Normal view MARC view ISBD view

Self-Employment and Support for the Dutch Pension Reform [electronic resource] / Karpowicz, Izabela.

By: Karpowicz, Izabela.
Material type: materialTypeLabelBookSeries: IMF Working Papers; Working Paper: No. 19/64Publisher: Washington, D.C. : International Monetary Fund, 2019Description: 1 online resource (26 p.).ISBN: 1498302807 :.ISSN: 1018-5941.Subject(s): Contracts: Specific Human Capital, Matching Models, Efficiency Wage Models, and Internal Labor Markets | Environmental Accounts | Labor Force and Employment, Size, and Structure | Social Security and Public PensionsAdditional physical formats: Karpowicz, Izabela.: Self-Employment and Support for the Dutch Pension Reform.Online resources: Click here to access online | Click here to access online Abstract: The Netherlands' pension system is characterized by high participation rates, adequate retirement income, strong capitalization and sustainability. Pressure points are arising, however, due to population aging and untransparent intergenerational transfers inherent in the system. Moreover, the Dutch pension system needs to adapt to the changing labor market landscape with an increasing share of workers in self-employment not covered by any pension arrangement. The government has proposed replacing collective defined-benefits schemes with personal accounts, and abolishing uniform premia and constant accrual rates. The micro-data analysis shows that allowing greater risk-taking and freedom of choice in managing pension savings could crowd self-employed into pension schemes.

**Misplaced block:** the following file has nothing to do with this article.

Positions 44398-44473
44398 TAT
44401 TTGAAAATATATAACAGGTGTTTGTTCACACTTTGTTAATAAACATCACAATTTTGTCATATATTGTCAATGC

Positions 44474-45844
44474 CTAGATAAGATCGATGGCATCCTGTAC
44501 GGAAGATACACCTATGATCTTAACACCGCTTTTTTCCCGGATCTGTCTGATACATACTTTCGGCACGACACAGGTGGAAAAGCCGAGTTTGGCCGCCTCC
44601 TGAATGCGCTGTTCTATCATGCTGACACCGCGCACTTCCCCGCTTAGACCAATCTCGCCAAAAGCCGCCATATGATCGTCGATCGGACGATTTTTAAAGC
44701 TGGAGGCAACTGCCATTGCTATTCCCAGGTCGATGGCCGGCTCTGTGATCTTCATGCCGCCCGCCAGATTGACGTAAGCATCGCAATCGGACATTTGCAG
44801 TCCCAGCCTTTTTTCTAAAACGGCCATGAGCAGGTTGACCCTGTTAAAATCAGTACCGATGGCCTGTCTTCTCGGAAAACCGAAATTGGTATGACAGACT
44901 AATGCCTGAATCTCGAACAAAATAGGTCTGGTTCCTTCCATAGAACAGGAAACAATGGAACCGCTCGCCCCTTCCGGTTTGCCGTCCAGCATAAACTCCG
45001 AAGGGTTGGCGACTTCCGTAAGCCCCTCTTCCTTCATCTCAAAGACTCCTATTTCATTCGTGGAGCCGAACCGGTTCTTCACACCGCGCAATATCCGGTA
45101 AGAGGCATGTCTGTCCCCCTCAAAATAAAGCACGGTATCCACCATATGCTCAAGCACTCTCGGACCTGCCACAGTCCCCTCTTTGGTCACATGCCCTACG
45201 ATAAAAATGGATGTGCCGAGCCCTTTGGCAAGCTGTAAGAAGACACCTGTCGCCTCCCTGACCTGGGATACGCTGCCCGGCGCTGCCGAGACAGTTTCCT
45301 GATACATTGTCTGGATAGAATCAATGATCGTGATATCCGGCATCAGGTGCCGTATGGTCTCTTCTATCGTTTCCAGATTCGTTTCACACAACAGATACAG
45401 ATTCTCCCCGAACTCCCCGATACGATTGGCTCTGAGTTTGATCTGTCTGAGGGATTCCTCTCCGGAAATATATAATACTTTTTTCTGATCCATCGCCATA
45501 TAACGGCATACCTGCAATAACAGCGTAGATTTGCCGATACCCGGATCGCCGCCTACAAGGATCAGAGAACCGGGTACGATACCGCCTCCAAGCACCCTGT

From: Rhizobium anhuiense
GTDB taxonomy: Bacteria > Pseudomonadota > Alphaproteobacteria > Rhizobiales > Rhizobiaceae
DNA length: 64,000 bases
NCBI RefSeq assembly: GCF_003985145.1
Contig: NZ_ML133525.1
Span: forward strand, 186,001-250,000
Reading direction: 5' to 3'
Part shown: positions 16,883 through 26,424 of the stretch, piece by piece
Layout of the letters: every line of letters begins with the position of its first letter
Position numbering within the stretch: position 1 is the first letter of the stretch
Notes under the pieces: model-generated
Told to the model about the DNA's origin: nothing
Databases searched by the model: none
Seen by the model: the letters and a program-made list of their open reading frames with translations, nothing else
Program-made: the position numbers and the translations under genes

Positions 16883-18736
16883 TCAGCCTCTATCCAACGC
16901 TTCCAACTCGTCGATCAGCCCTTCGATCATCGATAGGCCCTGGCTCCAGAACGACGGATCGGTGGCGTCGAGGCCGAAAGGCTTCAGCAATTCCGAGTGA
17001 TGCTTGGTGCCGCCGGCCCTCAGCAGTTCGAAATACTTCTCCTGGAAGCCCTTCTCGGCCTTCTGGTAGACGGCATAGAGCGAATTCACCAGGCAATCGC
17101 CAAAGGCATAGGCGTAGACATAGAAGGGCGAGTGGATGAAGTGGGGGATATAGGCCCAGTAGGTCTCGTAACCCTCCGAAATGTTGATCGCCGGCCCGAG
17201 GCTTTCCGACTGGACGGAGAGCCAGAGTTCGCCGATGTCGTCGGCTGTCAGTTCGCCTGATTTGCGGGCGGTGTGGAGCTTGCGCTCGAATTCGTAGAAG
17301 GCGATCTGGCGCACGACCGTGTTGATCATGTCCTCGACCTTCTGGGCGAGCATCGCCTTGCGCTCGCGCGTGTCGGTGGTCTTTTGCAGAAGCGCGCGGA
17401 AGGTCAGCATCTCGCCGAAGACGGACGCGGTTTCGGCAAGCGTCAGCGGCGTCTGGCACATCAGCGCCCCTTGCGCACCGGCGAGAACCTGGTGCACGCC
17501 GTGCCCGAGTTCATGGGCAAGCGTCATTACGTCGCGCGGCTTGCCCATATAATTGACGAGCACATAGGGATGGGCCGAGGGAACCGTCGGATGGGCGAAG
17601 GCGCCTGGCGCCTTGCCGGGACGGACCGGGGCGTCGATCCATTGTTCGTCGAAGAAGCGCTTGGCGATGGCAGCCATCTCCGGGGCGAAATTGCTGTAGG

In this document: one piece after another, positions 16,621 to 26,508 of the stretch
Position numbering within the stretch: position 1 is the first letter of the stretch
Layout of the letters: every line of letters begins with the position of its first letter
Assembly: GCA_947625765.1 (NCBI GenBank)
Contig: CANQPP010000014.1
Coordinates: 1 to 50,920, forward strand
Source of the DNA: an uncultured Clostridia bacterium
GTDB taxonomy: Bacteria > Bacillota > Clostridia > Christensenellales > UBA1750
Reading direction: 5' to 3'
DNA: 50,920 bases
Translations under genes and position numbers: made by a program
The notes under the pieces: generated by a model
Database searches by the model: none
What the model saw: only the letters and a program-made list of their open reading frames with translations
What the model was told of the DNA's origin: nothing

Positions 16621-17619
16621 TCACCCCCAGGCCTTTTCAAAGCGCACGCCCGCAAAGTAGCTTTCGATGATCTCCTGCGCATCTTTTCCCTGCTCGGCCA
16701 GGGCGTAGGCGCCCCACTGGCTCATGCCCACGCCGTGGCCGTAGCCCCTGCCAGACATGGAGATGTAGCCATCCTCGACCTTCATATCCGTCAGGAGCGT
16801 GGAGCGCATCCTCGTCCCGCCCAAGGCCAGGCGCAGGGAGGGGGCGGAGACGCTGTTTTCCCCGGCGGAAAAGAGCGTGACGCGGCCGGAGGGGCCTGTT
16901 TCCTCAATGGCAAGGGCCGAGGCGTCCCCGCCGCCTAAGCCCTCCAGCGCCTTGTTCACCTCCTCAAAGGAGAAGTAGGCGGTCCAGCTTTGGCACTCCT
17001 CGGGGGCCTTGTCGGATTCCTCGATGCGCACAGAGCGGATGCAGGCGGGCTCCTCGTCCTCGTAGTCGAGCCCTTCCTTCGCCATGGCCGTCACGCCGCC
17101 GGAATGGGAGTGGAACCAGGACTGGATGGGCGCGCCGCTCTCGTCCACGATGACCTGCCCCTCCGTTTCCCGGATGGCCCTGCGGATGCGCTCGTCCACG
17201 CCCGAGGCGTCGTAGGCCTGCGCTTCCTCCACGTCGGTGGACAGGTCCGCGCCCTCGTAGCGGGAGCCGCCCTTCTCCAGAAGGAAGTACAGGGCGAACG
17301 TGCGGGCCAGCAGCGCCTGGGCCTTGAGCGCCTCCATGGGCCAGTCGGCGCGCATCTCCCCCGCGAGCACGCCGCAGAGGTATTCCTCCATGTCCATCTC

Tags from this library: No tags from this library for this title. Log in to add tags.
    average rating: 0.0 (0 votes)
No physical items for this record

The Netherlands' pension system is characterized by high participation rates, adequate retirement income, strong capitalization and sustainability. Pressure points are arising, however, due to population aging and untransparent intergenerational transfers inherent in the system. Moreover, the Dutch pension system needs to adapt to the changing labor market landscape with an increasing share of workers in self-employment not covered by any pension arrangement. The government has proposed replacing collective defined-benefits schemes with personal accounts, and abolishing uniform premia and constant accrual rates. The micro-data analysis shows that allowing greater risk-taking and freedom of choice in managing pension savings could crowd self-employed into pension schemes.

Description based on print version record.

There are no comments for this item.

Log in to your account to post a comment.

Ⓒ 2020 Dedan Kimathi University of Technology

Library